as is, will likely be 8888. Mine has been changed to 8889, for reasons I can’t remember.



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Figure 1-4. Connection settings in Navicat for our local MAMP server.



3. Once you’ve created the connection, open the connection by double-clicking its

name in the left column. Right-click on the connection name and select “Create

New Database” from the menu (see Figure 1-5). Give the database a name that

represents the project you’re creating; I’m going to call this one d7-demo.



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Figure 1-5. Right-clicking your server in Navicat gives you a handy contextual menu that’ll let

you perform key database operations.



That’s it. Done. See how easy?



Using phpMyAdmin

If you decide that you’d rather just stick with phpMyAdmin to create your database,

you can start that journey by clicking the “Open Start Page” on your MAMP home

screen (see Figure 1-6).



Figure 1-6. The “Open Start Page” button will take you to your MAMP homepage, where you

can access PHPMyAdmin.



Once you get to the MAMP Homepage, you’ll see a tiny link under the “MySQL”

heading that will take you to phpMyAdmin. Clicking that link will take you to the

phpMyAdmin interface, where you can create a database simply by typing a name into

the “Create New Database” field (see Figure 1-7). Again, we’ll call this one d7-demo.

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Figure 1-7. Creating a new Database is pretty easy in PHPMyAdmin.



The new database you create will come set up with all the privileges your localhost user

needs to install Drupal. When it comes time to transfer the database from your local

server to a staging or production server, you’ll need a new database with different permissions—but that’s for another time. For now, we press onward.



Step 5: Install Drupal

Now that you’ve created your database, go back into your favorite browser (I use

Chrome: http://www.google.com/chrome) and go to localhost:8888/d7-demo/install.php. Choose the “standard” installation profile for now (see Figure 1-8); it will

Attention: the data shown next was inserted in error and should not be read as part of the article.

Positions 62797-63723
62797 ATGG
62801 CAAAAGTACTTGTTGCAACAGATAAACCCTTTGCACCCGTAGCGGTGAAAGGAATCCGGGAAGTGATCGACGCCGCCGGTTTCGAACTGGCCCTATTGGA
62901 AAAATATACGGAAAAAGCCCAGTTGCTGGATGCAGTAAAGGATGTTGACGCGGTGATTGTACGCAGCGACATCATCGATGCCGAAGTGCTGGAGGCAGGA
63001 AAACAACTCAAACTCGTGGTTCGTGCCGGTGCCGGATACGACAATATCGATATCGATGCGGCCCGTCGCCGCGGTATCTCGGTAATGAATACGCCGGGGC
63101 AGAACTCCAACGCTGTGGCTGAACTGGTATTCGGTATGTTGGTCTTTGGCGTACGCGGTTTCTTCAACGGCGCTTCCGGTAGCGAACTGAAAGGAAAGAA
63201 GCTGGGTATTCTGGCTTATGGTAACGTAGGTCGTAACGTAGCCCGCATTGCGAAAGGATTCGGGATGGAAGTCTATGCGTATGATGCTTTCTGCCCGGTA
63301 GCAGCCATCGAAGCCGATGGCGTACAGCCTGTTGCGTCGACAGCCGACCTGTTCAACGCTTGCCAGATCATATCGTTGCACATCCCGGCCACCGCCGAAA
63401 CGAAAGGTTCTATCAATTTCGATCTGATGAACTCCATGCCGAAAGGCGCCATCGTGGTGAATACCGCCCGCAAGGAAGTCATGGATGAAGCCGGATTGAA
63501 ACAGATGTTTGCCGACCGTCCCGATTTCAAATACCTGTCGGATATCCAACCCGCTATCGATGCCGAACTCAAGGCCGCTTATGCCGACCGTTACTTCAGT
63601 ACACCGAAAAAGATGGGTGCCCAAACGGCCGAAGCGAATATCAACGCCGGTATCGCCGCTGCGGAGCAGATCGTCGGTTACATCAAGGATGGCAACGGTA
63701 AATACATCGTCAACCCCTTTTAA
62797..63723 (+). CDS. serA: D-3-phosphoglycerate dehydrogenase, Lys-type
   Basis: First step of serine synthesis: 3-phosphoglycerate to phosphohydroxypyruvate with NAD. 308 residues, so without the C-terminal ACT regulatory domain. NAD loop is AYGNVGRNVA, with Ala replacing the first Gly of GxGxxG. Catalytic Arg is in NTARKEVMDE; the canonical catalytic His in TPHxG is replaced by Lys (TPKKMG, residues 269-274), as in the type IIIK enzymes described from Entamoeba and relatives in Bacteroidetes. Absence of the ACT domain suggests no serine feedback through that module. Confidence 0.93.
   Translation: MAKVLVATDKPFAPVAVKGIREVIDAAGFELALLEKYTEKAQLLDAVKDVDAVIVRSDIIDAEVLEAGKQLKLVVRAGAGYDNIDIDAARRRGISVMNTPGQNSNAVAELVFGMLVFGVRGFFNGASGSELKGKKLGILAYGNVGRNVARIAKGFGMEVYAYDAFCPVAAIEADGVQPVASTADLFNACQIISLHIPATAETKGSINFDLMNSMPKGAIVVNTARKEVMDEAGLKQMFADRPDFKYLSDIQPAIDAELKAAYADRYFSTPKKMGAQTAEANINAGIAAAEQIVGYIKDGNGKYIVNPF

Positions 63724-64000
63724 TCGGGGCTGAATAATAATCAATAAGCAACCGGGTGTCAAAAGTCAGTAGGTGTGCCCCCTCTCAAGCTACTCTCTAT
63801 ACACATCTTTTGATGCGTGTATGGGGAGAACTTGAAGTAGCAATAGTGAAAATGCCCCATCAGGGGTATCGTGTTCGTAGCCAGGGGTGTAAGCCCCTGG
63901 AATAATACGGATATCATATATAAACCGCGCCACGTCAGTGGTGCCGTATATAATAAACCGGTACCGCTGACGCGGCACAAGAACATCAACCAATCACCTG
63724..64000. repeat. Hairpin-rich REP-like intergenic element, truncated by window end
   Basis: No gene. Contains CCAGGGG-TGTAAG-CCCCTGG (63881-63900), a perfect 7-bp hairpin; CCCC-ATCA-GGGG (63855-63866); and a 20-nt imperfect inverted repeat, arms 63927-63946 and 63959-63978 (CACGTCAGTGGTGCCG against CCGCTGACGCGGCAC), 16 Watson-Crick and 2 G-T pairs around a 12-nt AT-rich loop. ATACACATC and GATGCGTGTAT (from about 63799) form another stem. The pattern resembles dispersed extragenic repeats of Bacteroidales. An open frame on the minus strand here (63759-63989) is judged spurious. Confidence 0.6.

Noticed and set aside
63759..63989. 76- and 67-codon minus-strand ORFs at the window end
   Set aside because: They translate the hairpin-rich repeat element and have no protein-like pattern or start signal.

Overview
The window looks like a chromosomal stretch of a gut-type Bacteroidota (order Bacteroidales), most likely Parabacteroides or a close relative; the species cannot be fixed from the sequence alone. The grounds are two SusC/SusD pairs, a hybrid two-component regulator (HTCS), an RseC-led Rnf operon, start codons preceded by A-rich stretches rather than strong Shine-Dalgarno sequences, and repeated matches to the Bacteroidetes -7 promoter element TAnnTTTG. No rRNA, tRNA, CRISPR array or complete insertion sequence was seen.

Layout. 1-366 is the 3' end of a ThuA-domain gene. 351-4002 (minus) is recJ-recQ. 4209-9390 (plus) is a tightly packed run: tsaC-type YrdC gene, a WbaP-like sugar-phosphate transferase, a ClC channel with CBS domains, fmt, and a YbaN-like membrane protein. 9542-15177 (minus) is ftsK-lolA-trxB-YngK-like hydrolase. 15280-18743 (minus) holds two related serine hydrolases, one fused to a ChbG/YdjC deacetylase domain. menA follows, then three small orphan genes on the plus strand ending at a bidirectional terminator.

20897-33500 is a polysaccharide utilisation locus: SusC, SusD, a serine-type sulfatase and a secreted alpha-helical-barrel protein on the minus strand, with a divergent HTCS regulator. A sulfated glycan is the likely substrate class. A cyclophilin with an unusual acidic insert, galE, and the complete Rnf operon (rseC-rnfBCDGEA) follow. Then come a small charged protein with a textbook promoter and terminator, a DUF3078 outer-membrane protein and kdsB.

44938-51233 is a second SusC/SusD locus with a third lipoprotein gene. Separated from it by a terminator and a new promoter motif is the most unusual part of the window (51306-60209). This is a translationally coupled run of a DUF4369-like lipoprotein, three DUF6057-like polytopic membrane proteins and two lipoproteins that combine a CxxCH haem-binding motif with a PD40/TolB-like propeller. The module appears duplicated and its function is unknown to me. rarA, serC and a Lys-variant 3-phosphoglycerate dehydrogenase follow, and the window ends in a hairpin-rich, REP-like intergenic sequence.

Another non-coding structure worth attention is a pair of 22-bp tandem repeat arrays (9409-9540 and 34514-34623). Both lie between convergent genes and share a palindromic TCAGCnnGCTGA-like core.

take care of some basic configurations for you. On the next page, select English as the

installation language. If you need to install it in another language, there’s a handy link

on that screen that will show you how to do it.



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Figure 1-8. Choosing the “Standard” profile when installing Drupal will set you up with some basic

functionality for your Drupal site.



Now that you’ve taken care of that, it’s time to add the values for the database that we

just created. On the screen that follows, enter the values that you provided when you

created the database. In my case, the database name is d7-demo, the host is localhost,

and the username and password are both root.

You might be wondering why we’re setting up Drupal with a pretty

obviously insecure password. When you’re developing locally, security

is important, but less of an issue than when you’re developing on a

remote site. When you transfer this local version of the site to a remote

server, for staging or production, you’re actually going to create a new

database (with a stronger username and password), and sync the data

from the local database to the new remote database.



Submit the form, and Drupal will install itself within a couple of minutes. When the

installer finishes (see Figure 1-9), you’ll be able to fill in some basic site details along

with a username and email address for the administrative user account.



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Figure 1-9. Once you’ve installed Drupal, you can set up some of the site’s initial configuration.



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The first user created in the installation process is given permission to

do everything on the site, ALWAYS. Therefore, it is strongly advised

never to use this user as your own personal account, but rather as an

administrator account, and to give it a strong password. The site might

be just on your computer now, but when you move it online, you’ll need

to make sure to preserve the user accounts. Drupal requires all email

addresses for site users to be unique, so if you have only one email address, it makes sense to create a second email account, like

admin.user@gmail.com, that you use specifically for the administrator

account. For some email providers, like Gmail, you can also add a “+”

to the email address to create a subaccount. Drupal 7 will recognize

these as a separate address, e.g. dani+drupaladmin@gmail.com will go

to dani@gmail.com.



Congratulations! You now have an empty Drupal site, ready for content. Before we

start playing with Drupal, however, it’s time to move on to a few more things that can

make local Drupal development easier. Next up, we’ll learn just a little bit of the command line to prepare us to start working with Drush, which will help us more efficiently

download and update modules and themes.